5th February 2012 By Free Movement

English language requirements tightening

In parallel announcements the UK Border Agency has said that language requirements for Tiers 1, 2 and 4 of the Points Based System (highly skilled, skilled and students) are being tightened up slightly. The concession that allowed Tier 1 and 2 applicants to make an in-country immigration application before sitting the language test is being withdrawn. This was introduced so that applicants already in the UK were not caught out by the change to the rules, but is being withdrawn because the requirement is now more common knowledge and tests are easier to arrange now that supply from test providers has caught up with demand. Applicants for extensions under Tiers…

1st February 2012 By Free Movement

Zimbabwe gay guidance case

The latest Country Guidance case on Zimbabwe finds, in essence, that despite vociferous and violent pronouncements about homosexuality at the highest level in that country, Zimbabwe is a safe haven for lesbians and gays. The case is LZ (homosexuals) Zimbabwe CG [2011] UKUT 00487 (IAC) and it was reported on 26 January 2012. In some ways the case appears at first blush to represent simple common sense: each case must be argued on its own facts. However, the effect of a Country Guidance case is more pernicious than may first appear. It introduces a starting presumption as to the outcome of the case which must be rebutted by the party whose…

31st January 2012 By Free Movement

Fundraising

Got a Kindle for Christmas? Wondering what to do with it now you’ve read the first couple of chapters of Great Expectations and then swiftly moved on to some Sherlock Holmes? You can now subscribe to Free Movement on your Kindle: while away your commute and keep yourself bang up to date with the latest immigration and asylum law developments! Super. More seriously, I’ve decided to do a little fundraising for the blog, with any excess being donated to BAILII, who make the blog possible. Two Kindle ebooks have been created which include all the legal material posted on Free Movement in 2010 and 2011 respectively. These can be downloaded here: They…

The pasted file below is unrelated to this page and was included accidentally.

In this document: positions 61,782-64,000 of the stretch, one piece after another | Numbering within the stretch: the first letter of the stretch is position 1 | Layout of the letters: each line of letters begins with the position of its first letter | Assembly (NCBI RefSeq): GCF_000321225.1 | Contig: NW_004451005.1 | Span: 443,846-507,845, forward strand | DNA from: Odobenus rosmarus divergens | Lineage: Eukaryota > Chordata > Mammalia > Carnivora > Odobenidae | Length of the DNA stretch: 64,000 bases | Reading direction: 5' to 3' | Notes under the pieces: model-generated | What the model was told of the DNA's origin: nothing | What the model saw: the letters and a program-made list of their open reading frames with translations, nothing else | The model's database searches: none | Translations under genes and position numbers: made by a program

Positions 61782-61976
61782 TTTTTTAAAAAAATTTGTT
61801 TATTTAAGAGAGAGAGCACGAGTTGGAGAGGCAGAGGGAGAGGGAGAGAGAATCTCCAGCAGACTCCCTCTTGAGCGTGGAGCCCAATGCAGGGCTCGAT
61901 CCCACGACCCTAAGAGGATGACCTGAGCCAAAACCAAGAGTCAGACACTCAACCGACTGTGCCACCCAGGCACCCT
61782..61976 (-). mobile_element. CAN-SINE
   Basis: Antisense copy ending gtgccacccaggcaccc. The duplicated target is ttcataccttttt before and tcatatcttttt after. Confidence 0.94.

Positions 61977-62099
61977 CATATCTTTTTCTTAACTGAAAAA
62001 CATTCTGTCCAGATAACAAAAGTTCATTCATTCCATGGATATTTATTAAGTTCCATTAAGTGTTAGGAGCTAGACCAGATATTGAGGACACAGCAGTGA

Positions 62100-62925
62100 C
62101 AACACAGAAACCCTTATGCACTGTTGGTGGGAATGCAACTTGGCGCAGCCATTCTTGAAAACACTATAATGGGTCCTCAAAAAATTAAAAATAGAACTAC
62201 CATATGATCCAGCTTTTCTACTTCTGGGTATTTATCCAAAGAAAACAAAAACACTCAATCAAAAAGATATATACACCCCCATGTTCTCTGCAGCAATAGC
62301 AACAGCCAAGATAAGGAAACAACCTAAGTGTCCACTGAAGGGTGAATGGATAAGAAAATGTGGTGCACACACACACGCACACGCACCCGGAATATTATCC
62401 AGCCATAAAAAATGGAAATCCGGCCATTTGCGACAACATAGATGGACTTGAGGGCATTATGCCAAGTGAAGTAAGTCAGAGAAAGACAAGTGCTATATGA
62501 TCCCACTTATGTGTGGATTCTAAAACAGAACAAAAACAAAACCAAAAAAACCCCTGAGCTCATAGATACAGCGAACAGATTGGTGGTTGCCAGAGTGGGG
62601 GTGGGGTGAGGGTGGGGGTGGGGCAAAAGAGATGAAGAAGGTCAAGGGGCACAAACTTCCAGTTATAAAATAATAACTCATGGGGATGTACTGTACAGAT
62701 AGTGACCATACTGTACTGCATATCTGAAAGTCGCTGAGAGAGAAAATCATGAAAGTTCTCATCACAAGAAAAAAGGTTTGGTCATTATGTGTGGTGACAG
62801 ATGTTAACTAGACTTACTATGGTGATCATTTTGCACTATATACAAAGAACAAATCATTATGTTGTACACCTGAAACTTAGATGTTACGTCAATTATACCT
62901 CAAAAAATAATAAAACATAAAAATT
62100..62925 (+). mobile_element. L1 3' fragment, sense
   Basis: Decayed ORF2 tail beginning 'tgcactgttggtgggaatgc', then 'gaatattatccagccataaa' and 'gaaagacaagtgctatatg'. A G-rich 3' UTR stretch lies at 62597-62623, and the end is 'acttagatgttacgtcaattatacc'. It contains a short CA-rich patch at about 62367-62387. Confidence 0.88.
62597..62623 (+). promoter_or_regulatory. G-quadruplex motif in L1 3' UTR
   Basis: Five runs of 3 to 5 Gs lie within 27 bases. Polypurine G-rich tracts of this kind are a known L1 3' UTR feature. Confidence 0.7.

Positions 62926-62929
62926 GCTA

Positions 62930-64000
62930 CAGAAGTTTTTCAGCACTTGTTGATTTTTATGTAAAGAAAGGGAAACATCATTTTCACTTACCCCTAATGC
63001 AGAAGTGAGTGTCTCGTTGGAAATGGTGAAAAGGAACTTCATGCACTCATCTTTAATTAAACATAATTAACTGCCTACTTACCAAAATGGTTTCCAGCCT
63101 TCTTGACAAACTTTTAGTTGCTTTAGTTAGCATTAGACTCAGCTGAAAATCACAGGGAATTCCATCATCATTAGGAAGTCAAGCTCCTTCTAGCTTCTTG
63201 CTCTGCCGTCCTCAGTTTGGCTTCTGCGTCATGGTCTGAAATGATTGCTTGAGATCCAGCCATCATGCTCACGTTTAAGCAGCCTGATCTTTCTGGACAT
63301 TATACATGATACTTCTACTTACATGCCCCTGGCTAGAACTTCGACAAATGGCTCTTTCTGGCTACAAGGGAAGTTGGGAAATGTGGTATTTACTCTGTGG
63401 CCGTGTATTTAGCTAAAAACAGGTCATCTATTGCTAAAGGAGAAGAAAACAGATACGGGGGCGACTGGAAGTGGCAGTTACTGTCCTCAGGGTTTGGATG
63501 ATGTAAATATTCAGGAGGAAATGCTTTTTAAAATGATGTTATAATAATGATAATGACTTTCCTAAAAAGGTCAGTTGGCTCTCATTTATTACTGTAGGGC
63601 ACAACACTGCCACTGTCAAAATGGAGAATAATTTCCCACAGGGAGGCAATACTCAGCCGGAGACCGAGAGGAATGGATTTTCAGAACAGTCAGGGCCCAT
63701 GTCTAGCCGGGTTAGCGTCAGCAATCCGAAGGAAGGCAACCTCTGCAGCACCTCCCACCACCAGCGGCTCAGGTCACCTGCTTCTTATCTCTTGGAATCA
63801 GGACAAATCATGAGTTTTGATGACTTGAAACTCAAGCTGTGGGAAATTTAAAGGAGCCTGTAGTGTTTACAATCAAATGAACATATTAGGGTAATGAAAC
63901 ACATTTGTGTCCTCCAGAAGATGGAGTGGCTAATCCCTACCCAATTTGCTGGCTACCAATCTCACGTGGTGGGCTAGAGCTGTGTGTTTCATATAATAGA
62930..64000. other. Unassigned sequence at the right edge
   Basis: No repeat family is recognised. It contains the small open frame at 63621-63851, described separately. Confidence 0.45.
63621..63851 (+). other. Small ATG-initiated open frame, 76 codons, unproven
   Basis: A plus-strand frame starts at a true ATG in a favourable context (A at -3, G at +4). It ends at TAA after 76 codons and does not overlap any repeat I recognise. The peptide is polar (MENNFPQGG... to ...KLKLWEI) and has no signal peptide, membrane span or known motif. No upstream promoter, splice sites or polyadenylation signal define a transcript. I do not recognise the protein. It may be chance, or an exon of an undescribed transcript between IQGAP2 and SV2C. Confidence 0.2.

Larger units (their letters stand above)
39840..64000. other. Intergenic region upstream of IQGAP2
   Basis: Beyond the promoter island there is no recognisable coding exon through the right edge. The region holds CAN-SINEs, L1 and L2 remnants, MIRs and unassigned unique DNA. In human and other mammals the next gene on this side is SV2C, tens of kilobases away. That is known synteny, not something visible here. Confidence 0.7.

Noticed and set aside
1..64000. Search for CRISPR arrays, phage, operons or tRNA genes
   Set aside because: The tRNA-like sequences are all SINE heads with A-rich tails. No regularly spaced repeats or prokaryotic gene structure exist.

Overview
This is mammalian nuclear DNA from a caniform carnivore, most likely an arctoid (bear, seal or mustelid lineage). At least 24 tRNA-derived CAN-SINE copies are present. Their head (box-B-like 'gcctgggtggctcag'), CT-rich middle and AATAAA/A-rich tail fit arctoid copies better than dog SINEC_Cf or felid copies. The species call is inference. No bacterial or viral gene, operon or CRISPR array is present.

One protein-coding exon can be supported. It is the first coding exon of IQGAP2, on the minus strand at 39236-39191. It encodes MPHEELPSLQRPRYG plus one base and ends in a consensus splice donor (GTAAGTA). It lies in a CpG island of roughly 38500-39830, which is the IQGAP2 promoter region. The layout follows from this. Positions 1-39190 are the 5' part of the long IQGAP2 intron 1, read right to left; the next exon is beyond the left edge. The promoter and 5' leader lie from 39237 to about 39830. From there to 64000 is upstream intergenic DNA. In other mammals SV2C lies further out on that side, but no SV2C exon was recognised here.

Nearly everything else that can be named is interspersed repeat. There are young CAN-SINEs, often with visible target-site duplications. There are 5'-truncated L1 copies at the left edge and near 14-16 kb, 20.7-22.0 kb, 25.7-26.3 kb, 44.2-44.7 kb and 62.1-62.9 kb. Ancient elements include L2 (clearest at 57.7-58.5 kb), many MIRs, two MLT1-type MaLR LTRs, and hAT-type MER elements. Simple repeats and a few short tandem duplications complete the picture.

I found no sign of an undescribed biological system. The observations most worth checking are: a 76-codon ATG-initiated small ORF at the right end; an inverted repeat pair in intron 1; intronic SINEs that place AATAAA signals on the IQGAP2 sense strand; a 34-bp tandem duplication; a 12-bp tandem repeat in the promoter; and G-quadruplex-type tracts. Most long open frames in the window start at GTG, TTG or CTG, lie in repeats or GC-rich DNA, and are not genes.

24th January 2012 By Free Movement

Immigration rules amended to be less human rightsy looking

The Government has finally gotten around to amending the Immigration Rules to make them a bit less human rightsy looking. This follows a number of pledges from David Cameron, Theresa May and Damian Green to do so. Paragraph 395C of the rules is to be deleted, as predicted here on Free Movement some time ago. It is, though, a futile exercise in window dressing. The rule has benefitted not a single person as far as I am aware and the UK’s human rights obligations are unaffected by the change. The amendment is being brought into effect by Statement of Changes HC 1733 and will come into effect on 13 February…

20th January 2012 By Free Movement

The asylum merry-go-round

Lord Justice Ward is at it again: This is another of those frustrating appeals which characterise – and, some may even think, disfigure – certain aspects of the work in the immigration field. Here we have one of those whirligig cases where an asylum seeker goes up and down on the merry-go-round leaving one wondering when the music will ever stop. It is a typical case where asylum was refused years ago but endless fresh claims clog the process of removal. This are the first words of his judgment yesterday in the case of R (on the application of TM) v Secretary of State for the Home Department [2012] EWCA…

19th January 2012 By Free Movement